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Smart Cities: Myth or Reality?


India is a budding country of millions of youth with soaring aspirations and beckoning futures. It becomes but necessary for the socialist country which they call their homeland to support these aspirations with the bare necessitates they need to fly high.

Smart Cities – a mission mode project undertaken by the government of India in 100 qualifying cities – is an endeavor to realize these very aspirations. In times, when smart technologies have knocked the world over with their performances, smart cities are a calling of the hour.  But how smart will these smart cities be, is matter of debate.

As envisaged by the government some features of smart cities would include promoting mixed land use in area based developments, expanding housing opportunities and inclusiveness to all, creating walkable localities – reduced congestion, pollution and resource distribution, preserving and developing open spaces, promoting Transit Oriented Development (TOD), public transport and last mile para-transport connectivity, making governance citizen friendly and cost effective – increasing reliance on online services, giving an identity to cities, applying smart solutions to infrastructure and services in area-based development in order to make them better.

In hind sight, what the project promises to give shouldn’t have taken 70 years to take form and 70 years for only the first one hundred, but as the proverbial saying goes, better late than never. What also pinches one’s subconscious is whether the smart solutions are really so smart? What the smart cities prophesize as smart are basic fundamental rights that have been denied to millions in India over the years and are now being offered gift-wrapped.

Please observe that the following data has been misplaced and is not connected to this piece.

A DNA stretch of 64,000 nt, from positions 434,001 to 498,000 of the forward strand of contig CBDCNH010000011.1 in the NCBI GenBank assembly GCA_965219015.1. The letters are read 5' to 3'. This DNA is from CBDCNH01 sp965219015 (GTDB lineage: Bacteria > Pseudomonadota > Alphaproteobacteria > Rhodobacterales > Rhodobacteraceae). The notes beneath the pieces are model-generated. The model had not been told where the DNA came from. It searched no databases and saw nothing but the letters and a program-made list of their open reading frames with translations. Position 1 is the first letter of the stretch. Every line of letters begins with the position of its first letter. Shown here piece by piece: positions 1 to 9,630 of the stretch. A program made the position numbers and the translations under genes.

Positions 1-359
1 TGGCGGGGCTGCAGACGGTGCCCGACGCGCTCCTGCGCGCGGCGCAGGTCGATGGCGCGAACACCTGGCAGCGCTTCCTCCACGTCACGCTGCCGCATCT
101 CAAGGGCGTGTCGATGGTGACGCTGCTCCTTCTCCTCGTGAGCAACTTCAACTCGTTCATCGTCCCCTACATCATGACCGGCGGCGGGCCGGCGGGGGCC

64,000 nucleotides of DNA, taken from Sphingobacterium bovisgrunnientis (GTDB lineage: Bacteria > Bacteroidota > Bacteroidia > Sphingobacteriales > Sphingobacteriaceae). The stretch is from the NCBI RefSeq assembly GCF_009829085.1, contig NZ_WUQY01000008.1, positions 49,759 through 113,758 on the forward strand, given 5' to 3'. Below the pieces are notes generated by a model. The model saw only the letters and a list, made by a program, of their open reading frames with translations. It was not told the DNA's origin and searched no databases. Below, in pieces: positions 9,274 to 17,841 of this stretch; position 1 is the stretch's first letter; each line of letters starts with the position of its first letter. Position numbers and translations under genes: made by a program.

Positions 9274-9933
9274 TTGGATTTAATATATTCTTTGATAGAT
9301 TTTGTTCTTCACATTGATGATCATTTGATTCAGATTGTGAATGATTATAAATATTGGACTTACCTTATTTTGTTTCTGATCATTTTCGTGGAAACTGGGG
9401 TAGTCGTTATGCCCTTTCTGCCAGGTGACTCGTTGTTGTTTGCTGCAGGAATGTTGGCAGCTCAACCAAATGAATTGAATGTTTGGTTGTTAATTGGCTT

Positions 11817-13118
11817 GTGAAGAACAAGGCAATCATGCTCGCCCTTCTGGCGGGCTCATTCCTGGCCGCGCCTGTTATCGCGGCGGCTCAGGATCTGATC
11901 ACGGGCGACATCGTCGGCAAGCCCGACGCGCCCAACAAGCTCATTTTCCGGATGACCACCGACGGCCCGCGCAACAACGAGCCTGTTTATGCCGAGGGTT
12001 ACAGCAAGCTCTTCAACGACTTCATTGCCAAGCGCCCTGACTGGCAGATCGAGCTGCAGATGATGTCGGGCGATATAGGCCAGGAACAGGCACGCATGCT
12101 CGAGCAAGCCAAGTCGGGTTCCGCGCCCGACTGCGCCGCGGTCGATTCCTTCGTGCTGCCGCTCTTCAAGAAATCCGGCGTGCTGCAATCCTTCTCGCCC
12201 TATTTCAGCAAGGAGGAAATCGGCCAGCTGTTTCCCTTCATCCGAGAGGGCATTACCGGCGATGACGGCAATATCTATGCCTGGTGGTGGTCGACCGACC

Land distribution which has been contentious ever since independence and continues to be the cause of a bulk of cases pending in civil courts, has been said to promote mixed use. But with such scarcity do we have an alternative? Besides, with half of the 20 most polluted cities in the world to talk of creating walkable localities appears to be an open lie. While transit oriented development is crucial to give wings to the citizens and enhance last mile connectivity, it would mean little without optimal job creations, which India has been shoddy of.